Wednesday, May 9, 2012

New Study Highlights Effects Of Sleep Deprivation

by guest blogger Erica Moss

30 percent of adults in the U.S. are not getting enough sleep.
That’s according to data from the 2010 National Health Interview Survey, published in the April 27 issue of the Center for Disease Control’s Morbidity and Mortality Weekly Report. It’s a pretty sobering statistic, isn’t it?
This percentage constitutes about 40.6 million workers, all of whom are sleeping six or fewer hours each day. Of these workers, 44 percent work night shifts and 28.8 percent work during the day. The most common professions in which a worker is likely to be sleep deprived are law enforcement and fire officials, health care workers, security personnel, retail associates in 24-hour stores, and transportation workers. These are all jobs that often require employees to work nights, sometimes consecutively, and sometimes even after a full shift during the day. 
Other people who are likely to be sleep deprived are stay-at-home parents, widows, divorcees, recently separated partners, and workers who hold multiple jobs. The most common age group that falls victim to sleep deprivation is adults between the ages of 30 and 44.
While sleep deprivation can be caused by a number of sleep disorders, including sleep apnea and insomnia, the most common cause is one’s schedule. College students and young working professionals are also at risk, though the CDC reports only on adults within the demographic that constitutes the majority of workers in America.
Regardless of your age or profession, sleep deprivation can have very real effects on your life. Drowsiness, impaired performance, and irritability are some of the immediate side effects of a single night of poor sleep. Sara Luckhaupt, MD, MPH of the National Institute for Occupational Safety and Health says, “If a person doesn’t get the recommended amount of sleep, they are at increased risk of injuries that could affect them or the general public if they are a commercial driver.” Drowsy drivers actually account for 20 percent of automobile accidents.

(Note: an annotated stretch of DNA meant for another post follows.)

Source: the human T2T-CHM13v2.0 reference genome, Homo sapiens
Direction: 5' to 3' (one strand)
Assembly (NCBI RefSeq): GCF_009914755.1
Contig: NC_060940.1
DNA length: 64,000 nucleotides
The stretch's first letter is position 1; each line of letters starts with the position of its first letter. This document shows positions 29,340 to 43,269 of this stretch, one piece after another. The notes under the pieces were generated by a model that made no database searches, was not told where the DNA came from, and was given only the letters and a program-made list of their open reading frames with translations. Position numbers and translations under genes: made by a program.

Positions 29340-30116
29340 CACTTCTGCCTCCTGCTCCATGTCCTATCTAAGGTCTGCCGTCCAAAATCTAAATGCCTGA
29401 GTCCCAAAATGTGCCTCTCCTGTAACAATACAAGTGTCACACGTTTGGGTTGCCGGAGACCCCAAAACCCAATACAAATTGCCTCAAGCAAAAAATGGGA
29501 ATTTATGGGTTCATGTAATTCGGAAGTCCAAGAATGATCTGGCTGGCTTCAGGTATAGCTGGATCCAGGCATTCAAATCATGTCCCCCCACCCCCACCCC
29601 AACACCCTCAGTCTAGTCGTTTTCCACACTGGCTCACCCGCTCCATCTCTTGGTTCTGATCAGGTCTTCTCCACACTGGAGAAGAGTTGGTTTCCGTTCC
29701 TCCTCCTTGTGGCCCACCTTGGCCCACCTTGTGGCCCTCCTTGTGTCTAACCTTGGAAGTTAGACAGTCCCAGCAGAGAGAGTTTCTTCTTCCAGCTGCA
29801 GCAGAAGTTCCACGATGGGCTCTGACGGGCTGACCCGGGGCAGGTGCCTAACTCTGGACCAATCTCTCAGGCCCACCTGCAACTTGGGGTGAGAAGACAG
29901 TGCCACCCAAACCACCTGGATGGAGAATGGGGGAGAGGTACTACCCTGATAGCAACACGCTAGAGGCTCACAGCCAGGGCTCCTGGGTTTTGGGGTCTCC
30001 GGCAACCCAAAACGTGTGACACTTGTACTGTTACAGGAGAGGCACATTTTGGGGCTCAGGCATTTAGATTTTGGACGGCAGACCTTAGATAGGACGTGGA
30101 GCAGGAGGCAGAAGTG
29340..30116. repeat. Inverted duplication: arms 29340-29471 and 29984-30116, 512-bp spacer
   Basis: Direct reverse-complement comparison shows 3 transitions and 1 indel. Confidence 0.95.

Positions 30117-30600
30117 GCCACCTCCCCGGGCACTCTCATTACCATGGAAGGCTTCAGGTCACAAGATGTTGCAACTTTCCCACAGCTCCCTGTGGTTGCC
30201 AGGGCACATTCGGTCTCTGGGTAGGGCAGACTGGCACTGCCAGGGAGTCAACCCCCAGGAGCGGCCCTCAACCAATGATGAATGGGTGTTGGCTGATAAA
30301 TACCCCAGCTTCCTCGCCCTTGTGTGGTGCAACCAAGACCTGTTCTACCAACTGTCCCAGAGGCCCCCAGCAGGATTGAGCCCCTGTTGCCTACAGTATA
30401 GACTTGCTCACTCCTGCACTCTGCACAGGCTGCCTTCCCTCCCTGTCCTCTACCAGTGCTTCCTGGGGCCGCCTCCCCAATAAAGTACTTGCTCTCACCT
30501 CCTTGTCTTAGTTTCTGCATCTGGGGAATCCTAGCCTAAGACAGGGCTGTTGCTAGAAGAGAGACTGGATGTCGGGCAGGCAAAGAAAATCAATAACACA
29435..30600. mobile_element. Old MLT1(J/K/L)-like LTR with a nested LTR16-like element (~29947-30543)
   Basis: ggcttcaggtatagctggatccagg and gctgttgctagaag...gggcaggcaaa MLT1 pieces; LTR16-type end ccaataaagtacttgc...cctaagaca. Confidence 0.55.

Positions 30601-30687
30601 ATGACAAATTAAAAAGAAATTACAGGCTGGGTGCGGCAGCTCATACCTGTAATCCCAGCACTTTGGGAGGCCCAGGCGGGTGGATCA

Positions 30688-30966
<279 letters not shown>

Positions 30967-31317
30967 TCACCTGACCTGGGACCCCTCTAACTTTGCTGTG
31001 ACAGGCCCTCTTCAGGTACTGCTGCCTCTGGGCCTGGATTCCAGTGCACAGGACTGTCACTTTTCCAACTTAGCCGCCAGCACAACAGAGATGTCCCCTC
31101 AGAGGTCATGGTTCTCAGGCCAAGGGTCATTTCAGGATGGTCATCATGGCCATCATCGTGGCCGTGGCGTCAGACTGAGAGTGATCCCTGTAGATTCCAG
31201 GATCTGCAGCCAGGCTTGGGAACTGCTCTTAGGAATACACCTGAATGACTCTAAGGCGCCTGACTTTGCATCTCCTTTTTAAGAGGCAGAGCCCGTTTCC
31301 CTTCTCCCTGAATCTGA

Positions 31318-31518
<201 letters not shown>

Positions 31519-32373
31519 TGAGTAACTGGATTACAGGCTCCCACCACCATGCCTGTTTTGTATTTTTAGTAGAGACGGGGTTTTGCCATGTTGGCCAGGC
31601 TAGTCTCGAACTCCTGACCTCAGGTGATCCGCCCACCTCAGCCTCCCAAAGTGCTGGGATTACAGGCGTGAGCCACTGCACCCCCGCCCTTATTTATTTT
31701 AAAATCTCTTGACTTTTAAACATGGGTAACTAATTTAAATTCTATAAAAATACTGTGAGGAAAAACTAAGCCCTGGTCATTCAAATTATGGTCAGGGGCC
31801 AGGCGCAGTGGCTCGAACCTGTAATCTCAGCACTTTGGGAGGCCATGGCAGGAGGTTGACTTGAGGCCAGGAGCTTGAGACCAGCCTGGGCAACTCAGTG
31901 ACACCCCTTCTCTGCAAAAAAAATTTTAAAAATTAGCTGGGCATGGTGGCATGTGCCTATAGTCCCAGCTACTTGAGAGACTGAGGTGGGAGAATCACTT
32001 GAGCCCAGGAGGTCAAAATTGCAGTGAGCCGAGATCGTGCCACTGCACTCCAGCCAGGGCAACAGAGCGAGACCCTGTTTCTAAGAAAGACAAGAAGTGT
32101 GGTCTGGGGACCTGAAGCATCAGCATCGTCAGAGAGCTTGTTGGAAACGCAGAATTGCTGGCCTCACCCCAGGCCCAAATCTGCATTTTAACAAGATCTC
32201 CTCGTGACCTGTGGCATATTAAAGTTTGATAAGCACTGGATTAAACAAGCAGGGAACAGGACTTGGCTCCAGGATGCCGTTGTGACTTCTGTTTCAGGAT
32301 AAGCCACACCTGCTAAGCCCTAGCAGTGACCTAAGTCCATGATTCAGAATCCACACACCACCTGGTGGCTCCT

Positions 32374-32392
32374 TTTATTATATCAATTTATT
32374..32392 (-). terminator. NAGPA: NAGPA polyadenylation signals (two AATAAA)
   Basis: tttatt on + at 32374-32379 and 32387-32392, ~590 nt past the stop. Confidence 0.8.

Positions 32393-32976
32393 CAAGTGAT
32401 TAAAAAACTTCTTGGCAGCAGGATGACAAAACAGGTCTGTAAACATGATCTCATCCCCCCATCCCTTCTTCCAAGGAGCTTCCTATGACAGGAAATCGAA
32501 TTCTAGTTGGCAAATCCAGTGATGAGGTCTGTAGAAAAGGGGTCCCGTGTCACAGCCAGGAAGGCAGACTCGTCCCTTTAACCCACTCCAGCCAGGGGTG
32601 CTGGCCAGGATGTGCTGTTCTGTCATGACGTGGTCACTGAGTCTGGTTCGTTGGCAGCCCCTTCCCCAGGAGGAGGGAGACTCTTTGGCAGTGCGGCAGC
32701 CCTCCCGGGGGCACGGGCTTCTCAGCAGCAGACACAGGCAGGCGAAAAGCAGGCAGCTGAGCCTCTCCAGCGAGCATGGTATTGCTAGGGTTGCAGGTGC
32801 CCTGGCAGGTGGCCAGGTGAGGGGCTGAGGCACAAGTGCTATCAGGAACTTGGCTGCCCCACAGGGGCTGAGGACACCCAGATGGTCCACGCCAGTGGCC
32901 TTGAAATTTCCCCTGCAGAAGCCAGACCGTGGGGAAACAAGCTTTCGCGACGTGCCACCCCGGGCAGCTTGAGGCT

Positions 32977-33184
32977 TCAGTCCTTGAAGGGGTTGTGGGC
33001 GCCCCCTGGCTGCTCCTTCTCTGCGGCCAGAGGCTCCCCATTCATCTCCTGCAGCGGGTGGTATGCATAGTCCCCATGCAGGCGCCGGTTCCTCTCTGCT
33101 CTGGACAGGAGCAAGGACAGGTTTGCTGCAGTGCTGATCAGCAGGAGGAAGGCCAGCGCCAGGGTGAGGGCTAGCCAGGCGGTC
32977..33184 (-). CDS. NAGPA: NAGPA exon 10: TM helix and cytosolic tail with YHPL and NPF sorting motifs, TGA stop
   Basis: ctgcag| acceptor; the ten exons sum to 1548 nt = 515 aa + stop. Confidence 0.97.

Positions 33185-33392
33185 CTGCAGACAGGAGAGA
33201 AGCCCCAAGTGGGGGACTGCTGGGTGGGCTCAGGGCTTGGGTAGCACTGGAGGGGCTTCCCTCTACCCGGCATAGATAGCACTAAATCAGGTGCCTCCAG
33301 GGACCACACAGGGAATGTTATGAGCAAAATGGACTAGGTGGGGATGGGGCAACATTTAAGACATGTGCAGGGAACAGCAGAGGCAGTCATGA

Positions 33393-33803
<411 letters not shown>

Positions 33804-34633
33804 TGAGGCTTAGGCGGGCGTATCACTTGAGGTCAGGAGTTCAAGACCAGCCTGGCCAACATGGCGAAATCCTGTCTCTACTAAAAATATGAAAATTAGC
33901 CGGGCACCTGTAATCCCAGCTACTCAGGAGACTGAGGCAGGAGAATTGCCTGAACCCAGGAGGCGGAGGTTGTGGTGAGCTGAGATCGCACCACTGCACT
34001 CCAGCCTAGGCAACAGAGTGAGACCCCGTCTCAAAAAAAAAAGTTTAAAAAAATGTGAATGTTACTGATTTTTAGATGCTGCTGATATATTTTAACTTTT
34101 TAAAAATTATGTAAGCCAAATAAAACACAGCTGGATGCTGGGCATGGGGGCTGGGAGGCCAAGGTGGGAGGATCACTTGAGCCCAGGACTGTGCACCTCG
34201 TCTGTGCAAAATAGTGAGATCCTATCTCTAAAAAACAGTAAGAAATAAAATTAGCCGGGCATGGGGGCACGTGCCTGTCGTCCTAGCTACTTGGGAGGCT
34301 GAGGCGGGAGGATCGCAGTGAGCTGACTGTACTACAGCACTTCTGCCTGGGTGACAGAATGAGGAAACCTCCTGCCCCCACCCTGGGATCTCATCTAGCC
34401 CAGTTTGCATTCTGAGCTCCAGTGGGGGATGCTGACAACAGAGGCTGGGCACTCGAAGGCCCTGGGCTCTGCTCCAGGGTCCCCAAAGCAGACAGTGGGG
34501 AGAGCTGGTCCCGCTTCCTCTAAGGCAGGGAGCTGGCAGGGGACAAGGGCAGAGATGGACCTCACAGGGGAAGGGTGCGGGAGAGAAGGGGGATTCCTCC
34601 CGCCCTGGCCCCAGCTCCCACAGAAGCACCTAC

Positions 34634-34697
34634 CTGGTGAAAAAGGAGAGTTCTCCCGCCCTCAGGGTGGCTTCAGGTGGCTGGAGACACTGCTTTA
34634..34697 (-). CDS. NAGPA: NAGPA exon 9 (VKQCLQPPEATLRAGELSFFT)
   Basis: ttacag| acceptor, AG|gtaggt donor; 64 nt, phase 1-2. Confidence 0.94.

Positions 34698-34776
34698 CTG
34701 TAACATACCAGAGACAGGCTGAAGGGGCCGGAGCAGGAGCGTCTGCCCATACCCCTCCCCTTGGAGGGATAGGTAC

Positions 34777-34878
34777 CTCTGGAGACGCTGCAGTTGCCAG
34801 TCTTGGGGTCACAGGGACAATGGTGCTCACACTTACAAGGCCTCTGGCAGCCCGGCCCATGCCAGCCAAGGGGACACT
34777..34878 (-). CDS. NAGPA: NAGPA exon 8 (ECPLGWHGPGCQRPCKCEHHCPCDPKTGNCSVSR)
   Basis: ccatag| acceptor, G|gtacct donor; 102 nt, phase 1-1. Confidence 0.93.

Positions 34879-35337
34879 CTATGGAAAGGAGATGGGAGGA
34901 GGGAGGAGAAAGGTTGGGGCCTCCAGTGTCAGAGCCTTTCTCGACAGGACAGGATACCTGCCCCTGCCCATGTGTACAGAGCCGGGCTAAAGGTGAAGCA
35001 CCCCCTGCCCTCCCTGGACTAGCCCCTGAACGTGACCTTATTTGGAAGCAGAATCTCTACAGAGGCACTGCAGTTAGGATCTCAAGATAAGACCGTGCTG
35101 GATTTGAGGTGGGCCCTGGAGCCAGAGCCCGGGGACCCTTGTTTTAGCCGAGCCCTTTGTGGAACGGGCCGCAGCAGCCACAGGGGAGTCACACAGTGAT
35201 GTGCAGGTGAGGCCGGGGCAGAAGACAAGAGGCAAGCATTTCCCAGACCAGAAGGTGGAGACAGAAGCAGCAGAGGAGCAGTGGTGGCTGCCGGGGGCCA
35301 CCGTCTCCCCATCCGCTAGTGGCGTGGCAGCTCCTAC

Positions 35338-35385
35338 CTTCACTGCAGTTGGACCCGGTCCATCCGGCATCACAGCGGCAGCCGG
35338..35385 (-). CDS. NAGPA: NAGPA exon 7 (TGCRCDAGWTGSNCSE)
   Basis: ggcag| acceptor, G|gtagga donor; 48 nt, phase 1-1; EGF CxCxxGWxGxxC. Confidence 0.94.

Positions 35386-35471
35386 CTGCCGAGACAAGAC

Moreover, sleep deprivation — the ongoing lack of proper sleep — has serious repercussions. Chronic sleep deprivation increases your risk for obesity, depression, heart disease, diabetes, and high blood pressure. Not sleeping weakens the immune system and impairs the body’s ability to heal itself. It also leads to an overall decrease in cognitive function: the drowsiness, shakiness, and restlessness after one night’s lack of sleep becomes a constant condition. Sleep deprived people are also more depressed, lethargic, and disengaged. You can tell if you’re sleep deprived if you need an alarm clock to get up, hit the snooze button more than twice, or fall asleep in 10 minutes, according to Michael J. Breus, Ph.D. 
So how much sleep is enough sleep? Seven to nine hours of sleep each day, according to the National Sleep Foundation, is the ideal amount. Most workers, especially those who work nights, would probably consider seven to nine hours a sleep a luxury and an impossibility — but it shouldn’t be.
Mark W. Mahowald, director of the Minnesota Regional Sleep Disorders Clinic, says, “Our society has got to learn to respect sleep as biologically imperative. Getting a good night’s sleep is as important as exercising regularly and eating a good diet. … One of the biggest myths is that sleep is negotiable and something that we can get by with less and less and less of.” 
For workers with demanding careers, getting enough sleep can be difficult, but employers have an obligation to ensure that their workers are trying to. Limits can be placed on how many nights a person can work in a row, or night shift schedules can be tweaked to take the worker’s needs into consideration. Employee wellness initiatives should also be enacted to educate workers about healthy sleep habits and the necessity of a good night’s sleep.
Such programs would encourage the workers to remain consistent in the time they go to bed each day or night, create a relaxing bedroom environment, avoid reading or watching TV in bed, refrain from eating right before bed, and turning off electronic devices that could cause distractions, like cell phones.

This post is written by Erica Moss, who is the community manager for the online Masters Degree in Nursing program at Georgetown University, offering one of the nation’s leading nurse midwife programs. She’s also an avid dog lover who enjoys photography and meeting new people.

Photo credit: FlickreviewR (Wikimedia)

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